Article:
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Over half of the world’s population is in self-confinement as a result of the Covid-19 pandemic. And though the lockdown has slowed the spread of the coronavirus, it has accelerated the progress of another insidious phenomenon: conspiracy theories. Fearing for one’s life, livelihood, and loved ones, all while in a state of isolation, has turned out to be a veritable Petri dish of fabulist paranoia.
According to one of the most popular conspiracy theories, new Chinese-made 5G networks are to blame for the pandemic. According to the theory’s proponents, 5G equipment is emitting radiation that weakens the immune system, or is even transmitting the virus directly. In the United Kingdom, proponents of this view claim that the Huawei research center responsible for the company’s UK rollout is located in Wuhan, where the pandemic started.
As it happens, Wuhan is also host to many laboratories, and, according to recent opinion polls, 23% of Americans and 17% of the French believe that the SARS-CoV-2 virus was created “intentionally” in one of them. In France, the conspiratorial lens focused first on a Chinese P4 (the highest biosafety level) lab that was apparently set up with the help of the French government, before shifting to former French Minister of Health Agnès Buzyn and her husband, Yves Lévy, both of whom are doctors of Jewish descent. Indeed, when conspiracy theories are on the rise, anti-Semitism is never far away. Not surprisingly, the philanthropist George Soros has also been linked to the “Chinese lab” conspiracy.
Conspiracy theories often track existing political divides, and are particularly appealing to those on the far right. In France, National Rally followers in the aforementioned poll were twice as likely to believe that the virus was made in a lab. And in the UK, tying the virus to Huawei has been convenient for those within the governing Conservative Party who believe the company is a Trojan horse for the Chinese government.
Conspiracy theories are not inconsequential. In the UK, a number of phone lines (which are crucial for the emergency services) have been burned to the ground, and the engineers responsible for installing them have been harassed and accused of complicity in “murdering people.”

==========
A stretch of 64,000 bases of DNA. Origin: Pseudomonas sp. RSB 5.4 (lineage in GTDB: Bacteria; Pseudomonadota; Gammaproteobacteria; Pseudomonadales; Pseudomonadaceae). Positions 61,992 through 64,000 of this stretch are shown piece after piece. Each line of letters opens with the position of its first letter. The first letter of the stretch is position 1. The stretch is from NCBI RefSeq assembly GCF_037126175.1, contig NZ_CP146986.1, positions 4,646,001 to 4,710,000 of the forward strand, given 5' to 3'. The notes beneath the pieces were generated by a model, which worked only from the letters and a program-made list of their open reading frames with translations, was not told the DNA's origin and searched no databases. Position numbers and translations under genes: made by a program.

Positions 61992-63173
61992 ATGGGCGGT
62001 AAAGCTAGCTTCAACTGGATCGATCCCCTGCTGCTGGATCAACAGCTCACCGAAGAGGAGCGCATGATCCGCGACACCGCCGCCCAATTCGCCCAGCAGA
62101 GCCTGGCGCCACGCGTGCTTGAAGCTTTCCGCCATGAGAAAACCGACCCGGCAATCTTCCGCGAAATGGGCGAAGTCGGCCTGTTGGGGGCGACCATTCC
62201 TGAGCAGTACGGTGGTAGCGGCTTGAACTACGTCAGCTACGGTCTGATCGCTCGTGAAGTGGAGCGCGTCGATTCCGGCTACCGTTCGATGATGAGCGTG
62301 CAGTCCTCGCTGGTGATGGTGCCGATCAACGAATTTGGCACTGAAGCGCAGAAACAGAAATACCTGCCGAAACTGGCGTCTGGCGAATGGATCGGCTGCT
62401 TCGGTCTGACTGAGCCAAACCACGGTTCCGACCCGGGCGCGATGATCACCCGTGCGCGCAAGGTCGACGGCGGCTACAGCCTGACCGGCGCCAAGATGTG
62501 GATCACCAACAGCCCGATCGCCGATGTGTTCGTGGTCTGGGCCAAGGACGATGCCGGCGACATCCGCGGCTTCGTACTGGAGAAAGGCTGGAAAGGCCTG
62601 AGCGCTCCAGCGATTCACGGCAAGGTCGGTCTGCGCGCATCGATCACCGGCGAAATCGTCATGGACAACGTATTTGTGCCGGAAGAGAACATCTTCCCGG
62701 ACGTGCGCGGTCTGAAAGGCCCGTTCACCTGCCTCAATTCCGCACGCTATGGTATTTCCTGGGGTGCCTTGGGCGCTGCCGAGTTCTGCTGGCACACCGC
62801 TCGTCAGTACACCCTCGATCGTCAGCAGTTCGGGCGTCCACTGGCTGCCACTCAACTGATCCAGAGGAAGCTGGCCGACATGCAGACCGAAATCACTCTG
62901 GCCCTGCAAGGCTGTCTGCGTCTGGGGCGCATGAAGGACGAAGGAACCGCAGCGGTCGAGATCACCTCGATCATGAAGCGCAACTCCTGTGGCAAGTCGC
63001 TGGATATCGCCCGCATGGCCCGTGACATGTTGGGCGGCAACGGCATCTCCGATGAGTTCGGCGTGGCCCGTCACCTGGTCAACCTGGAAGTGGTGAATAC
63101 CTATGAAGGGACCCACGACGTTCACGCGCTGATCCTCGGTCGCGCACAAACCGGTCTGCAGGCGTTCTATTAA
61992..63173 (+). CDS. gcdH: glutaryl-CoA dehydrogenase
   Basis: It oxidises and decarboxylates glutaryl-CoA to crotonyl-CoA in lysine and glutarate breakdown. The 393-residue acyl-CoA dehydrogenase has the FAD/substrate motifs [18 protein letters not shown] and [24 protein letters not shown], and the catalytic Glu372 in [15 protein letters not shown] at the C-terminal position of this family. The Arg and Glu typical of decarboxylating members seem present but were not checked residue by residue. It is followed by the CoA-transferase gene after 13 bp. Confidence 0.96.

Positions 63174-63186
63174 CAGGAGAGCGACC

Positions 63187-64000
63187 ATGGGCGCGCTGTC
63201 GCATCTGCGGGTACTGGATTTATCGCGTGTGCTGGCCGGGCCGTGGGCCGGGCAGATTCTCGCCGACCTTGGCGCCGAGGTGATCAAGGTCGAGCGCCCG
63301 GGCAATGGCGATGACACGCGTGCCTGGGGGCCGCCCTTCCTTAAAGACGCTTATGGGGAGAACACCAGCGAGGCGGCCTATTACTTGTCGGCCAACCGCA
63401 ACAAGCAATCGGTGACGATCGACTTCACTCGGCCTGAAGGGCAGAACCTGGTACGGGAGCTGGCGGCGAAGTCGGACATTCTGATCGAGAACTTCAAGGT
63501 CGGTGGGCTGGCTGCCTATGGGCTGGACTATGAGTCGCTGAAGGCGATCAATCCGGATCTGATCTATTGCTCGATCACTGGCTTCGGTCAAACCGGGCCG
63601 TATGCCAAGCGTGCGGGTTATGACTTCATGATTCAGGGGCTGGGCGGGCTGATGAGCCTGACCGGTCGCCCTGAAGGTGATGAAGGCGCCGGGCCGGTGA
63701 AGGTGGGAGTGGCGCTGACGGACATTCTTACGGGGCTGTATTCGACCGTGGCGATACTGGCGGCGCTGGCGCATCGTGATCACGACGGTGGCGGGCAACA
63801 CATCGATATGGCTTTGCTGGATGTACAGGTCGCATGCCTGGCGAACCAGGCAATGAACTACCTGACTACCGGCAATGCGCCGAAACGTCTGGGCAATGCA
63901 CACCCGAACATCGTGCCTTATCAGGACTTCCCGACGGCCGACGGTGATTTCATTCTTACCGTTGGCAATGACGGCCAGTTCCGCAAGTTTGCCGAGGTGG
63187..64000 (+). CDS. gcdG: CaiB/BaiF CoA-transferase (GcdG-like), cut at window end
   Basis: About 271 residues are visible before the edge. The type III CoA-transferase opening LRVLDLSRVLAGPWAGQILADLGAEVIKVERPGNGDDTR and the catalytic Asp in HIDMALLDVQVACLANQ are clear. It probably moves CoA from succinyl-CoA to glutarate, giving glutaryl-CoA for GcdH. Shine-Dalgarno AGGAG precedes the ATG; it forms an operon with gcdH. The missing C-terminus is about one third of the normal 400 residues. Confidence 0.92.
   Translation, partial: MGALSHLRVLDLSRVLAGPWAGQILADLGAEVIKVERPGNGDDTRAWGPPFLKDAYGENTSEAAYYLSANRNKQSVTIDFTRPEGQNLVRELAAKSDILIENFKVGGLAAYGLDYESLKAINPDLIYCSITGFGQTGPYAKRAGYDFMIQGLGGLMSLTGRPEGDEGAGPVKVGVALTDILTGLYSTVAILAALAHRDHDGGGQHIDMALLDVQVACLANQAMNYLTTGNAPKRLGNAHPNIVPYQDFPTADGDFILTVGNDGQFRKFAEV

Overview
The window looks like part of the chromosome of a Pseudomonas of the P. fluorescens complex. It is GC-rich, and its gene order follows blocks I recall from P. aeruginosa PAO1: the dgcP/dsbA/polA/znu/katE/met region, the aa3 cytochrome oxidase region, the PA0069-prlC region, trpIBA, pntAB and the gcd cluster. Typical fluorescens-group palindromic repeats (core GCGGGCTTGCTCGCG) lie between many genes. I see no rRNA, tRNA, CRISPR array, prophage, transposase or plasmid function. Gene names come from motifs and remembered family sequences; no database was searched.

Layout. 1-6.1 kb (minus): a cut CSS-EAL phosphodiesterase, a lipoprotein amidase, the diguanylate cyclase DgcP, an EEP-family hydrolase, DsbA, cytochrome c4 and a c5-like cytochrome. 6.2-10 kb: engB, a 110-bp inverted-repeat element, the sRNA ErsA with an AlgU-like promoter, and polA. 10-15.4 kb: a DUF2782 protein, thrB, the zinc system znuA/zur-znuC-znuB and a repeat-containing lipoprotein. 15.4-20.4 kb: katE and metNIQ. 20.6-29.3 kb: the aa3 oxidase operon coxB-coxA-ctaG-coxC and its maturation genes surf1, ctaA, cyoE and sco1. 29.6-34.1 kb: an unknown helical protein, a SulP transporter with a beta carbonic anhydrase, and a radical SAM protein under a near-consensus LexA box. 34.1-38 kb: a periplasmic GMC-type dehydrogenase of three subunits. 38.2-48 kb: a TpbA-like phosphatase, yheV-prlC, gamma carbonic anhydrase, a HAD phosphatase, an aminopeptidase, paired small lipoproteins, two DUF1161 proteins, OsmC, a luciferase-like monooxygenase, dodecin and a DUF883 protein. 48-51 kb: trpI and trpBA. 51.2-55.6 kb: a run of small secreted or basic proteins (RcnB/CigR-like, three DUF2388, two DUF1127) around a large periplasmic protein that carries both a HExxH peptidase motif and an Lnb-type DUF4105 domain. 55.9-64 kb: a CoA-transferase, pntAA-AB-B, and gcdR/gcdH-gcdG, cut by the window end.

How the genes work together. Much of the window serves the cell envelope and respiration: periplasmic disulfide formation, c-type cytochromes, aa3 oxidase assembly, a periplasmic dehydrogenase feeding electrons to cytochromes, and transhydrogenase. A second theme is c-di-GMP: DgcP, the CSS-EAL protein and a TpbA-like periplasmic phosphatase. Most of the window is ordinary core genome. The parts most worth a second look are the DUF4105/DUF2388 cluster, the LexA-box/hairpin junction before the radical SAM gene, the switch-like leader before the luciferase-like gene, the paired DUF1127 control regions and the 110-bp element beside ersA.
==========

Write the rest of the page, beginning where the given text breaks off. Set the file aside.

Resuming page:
Most of these theories have spread through social-media platforms, which have been flooded with new users, including many elderly people who have been relying on digital platforms to stay in touch with family and friends. Having grown up in a media environment populated with far more professional gatekeepers, older people are more likely to share fake news and online rumors. And, compounding the problem, people generally are more likely to believe messages they receive from someone they trust.
Celebrities also can cause problems. Among those who shared a version of the 5G conspiracy theory was the actor Woody Harrelson, who has two million Instagram followers. Before social media, such misinformation would have been caught by an editor, or questioned by an interviewer. But now celebrities and public figures can communicate their unfiltered — and often unexamined — thoughts directly to their fans and followers. While platforms like Facebook, Twitter, YouTube, and WhatsApp have introduced some restrictions, they remain committed to a business model that encourages “shareable” content. Sensationalism wins.
An even bigger challenge concerns vaccines, the only intervention that can really bring an end to the pandemic. For decades, conspiracy theories promoted by the “anti-vax” movement (which also happens to include many celebrities) have been among the most dangerous. False claims about the supposed risks associated with standard childhood vaccines have led to measles outbreaks in the UK, Ireland, Nigeria, Romania, Samoa, and the United States (where there have also been recent tetanus scares).
Anti-vax fearmongering has also driven a sharp decline in yearly flu shots in some European countries, with a concomitant rise in deaths. In Italy and France, a 2015 poll found that 30% of the population opposed mandatory vaccination. Now, both countries have relatively higher COVID-19 death tolls than their neighbors.
Four years after the pro-Brexit Tory politician Michael Gove declared that people have “had enough of experts,” the COVID-19 pandemic has shown that distrusting or vilifying scientists can have deadly consequences. For widespread vaccination to be carried out, the public will have to trust the professionals.
Yet the populist leaders in power around the world thrive on undermining professionals, experts, and others associated with “the establishment.” US President Donald Trump, for example, has on several occasions publicly contradicted Anthony Fauci, the respected director of the US National Institute of Allergy and Infectious Diseases. And the situation in Italy may be even worse. Back in 2018, the populist coalition in power at the time ignored Italy’s medical professionals and abolished mandatory vaccination for children.
Moreover, the celebrity factor will continue to infect the conversation. Just a couple weeks ago, the tennis star Novak Djokovic, an advocate of “natural healing,” proclaimed that he will “not be forced by someone” to take a COVID-19 vaccine.
Much like COVID-19 itself, the best protection against conspiracy theories is inoculation. People need to be trained to recognize one when they see it, and to question the sources and basic logic of information they encounter online. Public-health officials and responsible politicians have a big job on their hands. To beat the coronavirus, they need the public’s trust. To succeed, they will have to stop two deadly contagions at the same time.
Hugo Drochon, Assistant Professor of Political Theory at the University of Nottingham, is the author of Nietzsche’s Great Politics.
Text copyright Project Syndicate 1995–2020